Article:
Its been a very warm muggy day and thunder storms are due soon, so this morning before it got too hot I sat in the garden eating my breakfast.  It was lovely to sit eating my cereal listening to the beautiful bird song.  The young starlings were busy squabbling on the feeders as usual, the blackbirds were busy plucking unsuspecting insects off the low growing heather; and Robbie the robin was having a refreshing bath by the side of me.

As I sat there looking for inspiration for what to write about for my 30 Days Wild, a beautiful cinnabar moth fluttered quickly past me.  I then decided that today I would write about these creatures and would spend the next hour on a moth hunt .

The next moth I spotted was camouflaged so well I almost walked pasted it.

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It was a Flame Carpet moth (Xanthorhoe designata) resting on a piece of concrete in the shade.  They are common in gardens, hedgerows and woodland and feed on plants like rapeseed and cabbage.

The next moth I saw kept trying to drown in the pond.  I kept rescuing it but it insisted on flying straight back in.  It was a Large Yellow Underwing (Noctua pronuba).  I get a lot of these in the garden and they are always found around the honeysuckle.  Beneath is a photo of one that I took from another day.

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Next on my hunt I found a hairy moth larvae shading from the sunlight behind the garden fence.

20180509_151215 This Oak Eggar (Lasiocampa quercus) despite its name doesn’t feed on oak.  It’s name comes from the fact its cocoon looks like an acorn.  It likes to eat heathers and other woody plants.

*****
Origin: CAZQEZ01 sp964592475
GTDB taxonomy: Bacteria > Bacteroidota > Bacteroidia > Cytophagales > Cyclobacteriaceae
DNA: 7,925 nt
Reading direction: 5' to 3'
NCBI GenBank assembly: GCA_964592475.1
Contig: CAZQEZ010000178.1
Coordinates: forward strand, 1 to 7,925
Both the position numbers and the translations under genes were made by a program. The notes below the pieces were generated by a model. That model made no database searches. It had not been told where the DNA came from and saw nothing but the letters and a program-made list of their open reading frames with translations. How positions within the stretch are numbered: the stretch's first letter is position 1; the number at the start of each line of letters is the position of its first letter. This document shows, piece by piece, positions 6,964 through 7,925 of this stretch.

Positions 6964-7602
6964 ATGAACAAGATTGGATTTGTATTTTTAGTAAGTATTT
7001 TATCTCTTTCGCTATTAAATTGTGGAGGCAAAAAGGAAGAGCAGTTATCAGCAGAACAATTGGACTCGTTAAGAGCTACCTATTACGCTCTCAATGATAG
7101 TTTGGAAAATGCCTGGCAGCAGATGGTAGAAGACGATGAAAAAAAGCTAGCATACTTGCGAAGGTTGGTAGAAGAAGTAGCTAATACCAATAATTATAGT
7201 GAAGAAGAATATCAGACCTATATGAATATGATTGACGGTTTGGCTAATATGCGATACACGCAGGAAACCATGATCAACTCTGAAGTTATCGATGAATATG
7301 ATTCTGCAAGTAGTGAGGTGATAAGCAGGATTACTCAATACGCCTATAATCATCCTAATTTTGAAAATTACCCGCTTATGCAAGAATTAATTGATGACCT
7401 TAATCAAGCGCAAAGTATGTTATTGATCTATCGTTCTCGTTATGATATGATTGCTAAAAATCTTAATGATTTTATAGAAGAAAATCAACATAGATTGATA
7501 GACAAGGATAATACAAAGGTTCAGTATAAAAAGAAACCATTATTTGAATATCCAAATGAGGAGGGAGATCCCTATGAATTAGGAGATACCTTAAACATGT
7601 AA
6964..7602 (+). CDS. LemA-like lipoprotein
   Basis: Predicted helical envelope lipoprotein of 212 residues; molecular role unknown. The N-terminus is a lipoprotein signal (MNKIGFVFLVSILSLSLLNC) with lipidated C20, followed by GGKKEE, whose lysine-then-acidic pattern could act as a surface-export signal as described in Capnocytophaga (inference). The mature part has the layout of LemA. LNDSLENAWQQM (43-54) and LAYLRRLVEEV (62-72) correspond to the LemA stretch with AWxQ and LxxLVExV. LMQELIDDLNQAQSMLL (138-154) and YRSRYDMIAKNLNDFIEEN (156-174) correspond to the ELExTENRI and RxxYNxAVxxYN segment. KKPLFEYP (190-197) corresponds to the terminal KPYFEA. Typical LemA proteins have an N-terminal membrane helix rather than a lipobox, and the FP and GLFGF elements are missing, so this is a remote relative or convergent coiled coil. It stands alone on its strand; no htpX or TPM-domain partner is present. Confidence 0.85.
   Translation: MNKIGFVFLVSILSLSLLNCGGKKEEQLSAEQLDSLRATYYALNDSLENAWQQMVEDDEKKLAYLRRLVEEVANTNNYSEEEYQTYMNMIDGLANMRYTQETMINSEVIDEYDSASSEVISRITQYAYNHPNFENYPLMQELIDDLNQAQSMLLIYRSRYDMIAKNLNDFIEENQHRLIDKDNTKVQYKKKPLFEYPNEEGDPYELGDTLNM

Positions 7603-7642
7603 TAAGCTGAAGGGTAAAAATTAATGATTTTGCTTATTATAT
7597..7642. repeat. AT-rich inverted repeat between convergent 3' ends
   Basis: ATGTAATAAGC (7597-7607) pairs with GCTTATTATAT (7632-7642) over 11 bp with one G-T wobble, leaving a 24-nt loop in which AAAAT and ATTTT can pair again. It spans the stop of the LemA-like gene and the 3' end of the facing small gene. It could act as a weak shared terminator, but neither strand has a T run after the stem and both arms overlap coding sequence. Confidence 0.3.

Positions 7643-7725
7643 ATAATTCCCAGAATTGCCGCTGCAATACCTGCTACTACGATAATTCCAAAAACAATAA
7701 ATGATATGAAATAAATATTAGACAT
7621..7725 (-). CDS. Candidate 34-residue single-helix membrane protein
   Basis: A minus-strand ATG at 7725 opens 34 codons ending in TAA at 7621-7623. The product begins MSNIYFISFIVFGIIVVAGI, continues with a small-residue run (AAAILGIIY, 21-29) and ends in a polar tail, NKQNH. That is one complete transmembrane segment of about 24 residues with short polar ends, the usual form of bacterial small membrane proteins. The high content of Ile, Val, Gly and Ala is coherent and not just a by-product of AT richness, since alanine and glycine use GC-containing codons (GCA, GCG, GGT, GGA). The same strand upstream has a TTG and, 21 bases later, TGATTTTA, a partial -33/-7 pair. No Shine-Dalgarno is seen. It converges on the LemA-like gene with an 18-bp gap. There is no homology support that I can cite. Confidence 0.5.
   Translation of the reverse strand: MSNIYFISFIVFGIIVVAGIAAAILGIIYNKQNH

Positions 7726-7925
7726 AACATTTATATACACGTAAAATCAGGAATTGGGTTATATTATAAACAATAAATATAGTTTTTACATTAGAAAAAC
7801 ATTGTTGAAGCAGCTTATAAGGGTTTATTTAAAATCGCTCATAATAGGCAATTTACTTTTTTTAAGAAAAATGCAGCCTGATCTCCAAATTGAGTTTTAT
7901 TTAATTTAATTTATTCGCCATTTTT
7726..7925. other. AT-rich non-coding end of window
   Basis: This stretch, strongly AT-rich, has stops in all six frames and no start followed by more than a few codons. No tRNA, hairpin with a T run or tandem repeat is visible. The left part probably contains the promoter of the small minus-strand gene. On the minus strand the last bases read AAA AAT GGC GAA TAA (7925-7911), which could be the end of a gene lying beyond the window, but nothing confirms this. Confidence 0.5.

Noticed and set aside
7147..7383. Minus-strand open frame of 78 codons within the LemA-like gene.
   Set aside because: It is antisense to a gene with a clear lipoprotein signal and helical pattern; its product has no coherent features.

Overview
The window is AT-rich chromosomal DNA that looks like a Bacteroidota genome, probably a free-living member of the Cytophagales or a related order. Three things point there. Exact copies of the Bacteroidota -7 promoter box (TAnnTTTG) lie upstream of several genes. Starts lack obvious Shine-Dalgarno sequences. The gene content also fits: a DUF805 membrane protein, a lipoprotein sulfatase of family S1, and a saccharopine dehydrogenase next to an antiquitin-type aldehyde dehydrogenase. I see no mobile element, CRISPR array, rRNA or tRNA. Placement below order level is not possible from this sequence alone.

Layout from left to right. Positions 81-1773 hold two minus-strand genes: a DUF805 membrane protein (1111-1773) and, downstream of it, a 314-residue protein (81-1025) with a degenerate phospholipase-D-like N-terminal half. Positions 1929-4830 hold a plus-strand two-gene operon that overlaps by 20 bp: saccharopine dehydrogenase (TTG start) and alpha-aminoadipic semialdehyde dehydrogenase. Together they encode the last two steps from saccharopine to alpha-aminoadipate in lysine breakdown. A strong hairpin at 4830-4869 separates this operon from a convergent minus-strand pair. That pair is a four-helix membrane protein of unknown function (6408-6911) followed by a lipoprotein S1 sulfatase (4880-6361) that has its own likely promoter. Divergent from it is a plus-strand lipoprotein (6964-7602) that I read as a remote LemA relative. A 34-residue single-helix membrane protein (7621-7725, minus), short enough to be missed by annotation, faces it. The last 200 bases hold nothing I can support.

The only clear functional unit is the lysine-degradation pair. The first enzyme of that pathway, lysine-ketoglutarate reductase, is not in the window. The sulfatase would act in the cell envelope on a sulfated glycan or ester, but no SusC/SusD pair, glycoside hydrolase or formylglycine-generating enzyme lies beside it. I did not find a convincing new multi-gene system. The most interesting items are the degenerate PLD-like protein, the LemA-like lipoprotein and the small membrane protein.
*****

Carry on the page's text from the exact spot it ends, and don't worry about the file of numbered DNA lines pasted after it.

It was getting to the end of the hours moth hunt and I found the next moth by pure accident.  My leg brushed past the lovely bleeding hearts plant at the front of my garden and out clumsily fluttered a large silver moth.

20180531_142055This Silver Y moth (Autographa gamma) was beating it wing fast as I think it had recently emerged and was drying it’s wings out.  The moths are often seen in gardens feeding on the nectar from flowers.

My little moth hunt was over as it was starting to get hotter as the sun broke through the clouds.  I did have one final surprise though.

I found the most fascinating larvae.  I could have watched it all day shuffling along the tayberry branch.  Unfortunately I’m not sure what it is so maybe some of my lovely followers could help me with guessing what it is.  Any ideas what this could be?

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I spent a lovely morning in the garden looking for moths, and even in such a small period of time I was amazed what I had found.  I shall have to learn how to make a moth trap at some point and see what other species I can find in the garden.